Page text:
So much menace! So much charm! McConaughey injects each into his portrayal of Michael “Mick” Haller, a defense attorney criss-crossing the streets of Los Angeles in his black Lincoln Continental sedan. Chauffeured by driver Earl (Laurence Mason), Mick meets with clients – like a drug-producing motorcycle gang – on the sides of roads and ended a relationship with prosecutor Margaret (Tomei) because of their disagreements about the justice system. With tons of city employees feeding him information for a price, Mick suddenly ends up with a new client, rich and spoiled bachelor Louis Roulet (Ryan Phillippe). Accused of assaulting and attempting to rape a woman, Louis hires Mick and insists on his innocence, refusing to take any plea deals. His story of being set up by the woman, who ended up with severe beating on one side of her face and various cuts, for money seems plausible, and Mick buys it – at first.

But after some digging by Mick’s main investigator, best friend Frank (Macy), and some cracks in Louis’s story about that night, the lawyer begins to wonder if the good-looking guy who net $600,000 working for his mother’s real estate company last year may have something to hide. As he struggles to determine whether he can trust his own client, Mick’s ideas about what define justice and his role in that system are threatened, too.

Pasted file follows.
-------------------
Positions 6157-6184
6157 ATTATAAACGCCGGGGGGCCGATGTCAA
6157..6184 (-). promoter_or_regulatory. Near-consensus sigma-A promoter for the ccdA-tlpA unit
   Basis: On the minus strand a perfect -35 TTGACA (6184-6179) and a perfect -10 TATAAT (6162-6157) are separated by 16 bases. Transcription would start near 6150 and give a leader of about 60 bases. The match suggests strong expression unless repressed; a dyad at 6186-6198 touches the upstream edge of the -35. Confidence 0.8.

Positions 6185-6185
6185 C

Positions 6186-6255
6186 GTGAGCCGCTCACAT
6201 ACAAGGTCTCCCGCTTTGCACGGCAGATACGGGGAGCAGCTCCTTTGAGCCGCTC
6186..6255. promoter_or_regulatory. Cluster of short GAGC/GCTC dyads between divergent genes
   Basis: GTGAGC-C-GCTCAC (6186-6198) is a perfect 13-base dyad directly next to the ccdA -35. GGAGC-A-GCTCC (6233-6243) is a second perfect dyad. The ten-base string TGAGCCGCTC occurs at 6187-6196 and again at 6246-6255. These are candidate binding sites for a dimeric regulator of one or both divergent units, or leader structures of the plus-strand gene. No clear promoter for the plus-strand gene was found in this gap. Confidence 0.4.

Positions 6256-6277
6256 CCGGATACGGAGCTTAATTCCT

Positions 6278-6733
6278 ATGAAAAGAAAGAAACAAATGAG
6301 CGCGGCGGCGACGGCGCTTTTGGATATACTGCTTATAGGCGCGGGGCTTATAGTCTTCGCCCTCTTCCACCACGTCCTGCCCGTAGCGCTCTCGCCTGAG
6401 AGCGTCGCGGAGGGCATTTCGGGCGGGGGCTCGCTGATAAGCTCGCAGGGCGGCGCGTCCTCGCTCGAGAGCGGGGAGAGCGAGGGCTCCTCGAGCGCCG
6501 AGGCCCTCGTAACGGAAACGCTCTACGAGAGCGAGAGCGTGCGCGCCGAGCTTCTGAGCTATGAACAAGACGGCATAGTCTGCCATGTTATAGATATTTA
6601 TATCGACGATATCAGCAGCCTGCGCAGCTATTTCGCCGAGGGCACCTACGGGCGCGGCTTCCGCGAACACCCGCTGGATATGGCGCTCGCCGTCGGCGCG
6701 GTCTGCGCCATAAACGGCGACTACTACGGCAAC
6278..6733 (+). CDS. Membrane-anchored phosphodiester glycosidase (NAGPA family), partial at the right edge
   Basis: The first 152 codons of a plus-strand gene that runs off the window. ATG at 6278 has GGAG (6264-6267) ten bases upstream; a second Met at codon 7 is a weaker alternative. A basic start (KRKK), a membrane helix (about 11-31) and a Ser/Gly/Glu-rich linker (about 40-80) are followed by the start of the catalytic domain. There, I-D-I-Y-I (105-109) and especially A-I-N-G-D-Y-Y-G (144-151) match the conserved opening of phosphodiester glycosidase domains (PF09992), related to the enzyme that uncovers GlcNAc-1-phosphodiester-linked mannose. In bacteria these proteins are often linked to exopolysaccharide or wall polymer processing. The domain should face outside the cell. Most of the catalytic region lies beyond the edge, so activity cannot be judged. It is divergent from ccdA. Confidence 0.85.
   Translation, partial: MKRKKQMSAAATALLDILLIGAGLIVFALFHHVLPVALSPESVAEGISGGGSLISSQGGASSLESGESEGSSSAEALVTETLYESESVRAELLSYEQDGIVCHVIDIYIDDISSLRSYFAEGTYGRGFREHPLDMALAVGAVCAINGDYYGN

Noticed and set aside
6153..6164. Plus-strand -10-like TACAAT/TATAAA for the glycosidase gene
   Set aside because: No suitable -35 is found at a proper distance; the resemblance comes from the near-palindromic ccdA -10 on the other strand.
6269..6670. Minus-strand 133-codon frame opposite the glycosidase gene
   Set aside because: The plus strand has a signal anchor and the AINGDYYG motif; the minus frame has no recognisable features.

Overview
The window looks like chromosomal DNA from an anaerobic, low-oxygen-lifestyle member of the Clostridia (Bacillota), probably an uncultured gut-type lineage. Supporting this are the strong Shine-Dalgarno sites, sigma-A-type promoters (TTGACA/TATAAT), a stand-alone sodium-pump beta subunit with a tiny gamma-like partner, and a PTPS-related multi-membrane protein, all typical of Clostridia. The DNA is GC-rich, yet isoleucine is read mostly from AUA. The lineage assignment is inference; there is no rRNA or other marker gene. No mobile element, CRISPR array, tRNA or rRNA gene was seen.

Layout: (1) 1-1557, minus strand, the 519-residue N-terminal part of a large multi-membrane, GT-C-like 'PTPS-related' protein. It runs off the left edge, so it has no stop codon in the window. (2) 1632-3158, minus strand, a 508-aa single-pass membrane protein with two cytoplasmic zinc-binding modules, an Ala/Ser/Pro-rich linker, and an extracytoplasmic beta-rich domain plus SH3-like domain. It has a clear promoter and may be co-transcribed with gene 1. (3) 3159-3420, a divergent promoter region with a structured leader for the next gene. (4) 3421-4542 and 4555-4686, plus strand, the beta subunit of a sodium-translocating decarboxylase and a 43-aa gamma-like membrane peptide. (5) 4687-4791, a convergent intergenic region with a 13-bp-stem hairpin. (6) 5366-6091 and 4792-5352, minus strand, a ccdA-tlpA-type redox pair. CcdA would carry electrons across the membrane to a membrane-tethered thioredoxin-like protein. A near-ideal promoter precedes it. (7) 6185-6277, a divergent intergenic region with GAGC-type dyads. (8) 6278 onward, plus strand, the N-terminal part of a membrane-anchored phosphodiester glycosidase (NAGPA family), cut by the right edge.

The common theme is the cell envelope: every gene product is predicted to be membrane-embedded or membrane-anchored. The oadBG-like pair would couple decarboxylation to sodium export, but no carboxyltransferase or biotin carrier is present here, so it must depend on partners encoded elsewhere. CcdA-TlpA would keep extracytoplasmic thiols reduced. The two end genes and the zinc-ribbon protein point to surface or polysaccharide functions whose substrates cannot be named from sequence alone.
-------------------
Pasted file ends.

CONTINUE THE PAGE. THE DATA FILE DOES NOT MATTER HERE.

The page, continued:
After years of watching McConaughey in terrible action films, like 2005’s “Sahara,” and equally bad romantic comedies, like 2006’s “Failure to Launch,” it’s an undeniable delight to see him dig into the drama in this role. Mick is a smooth-talker who can wink and grin his way out of any situation, but as the case weighs on him, he becomes a tortured guy struggling to keep both is professional and personal lives together – and McConaughey is perfect at it. He’s equally believable when slobbering and drunk versus sleep-deprived and frantic, and of course we all know he’s good at being handsome and charismatic. The character’s switch from seemingly caring only about money to reconsidering his priorities may seem sudden, but McConaughey makes it work, especially because he ensures Mick retains a hard edge – a disregard for all the rules, a willingness to take necessary (if not-so-legal) risks. There’s a trust we have in the character that helps give “The Lincoln Lawyer” the humanity a legal thriller like this needs.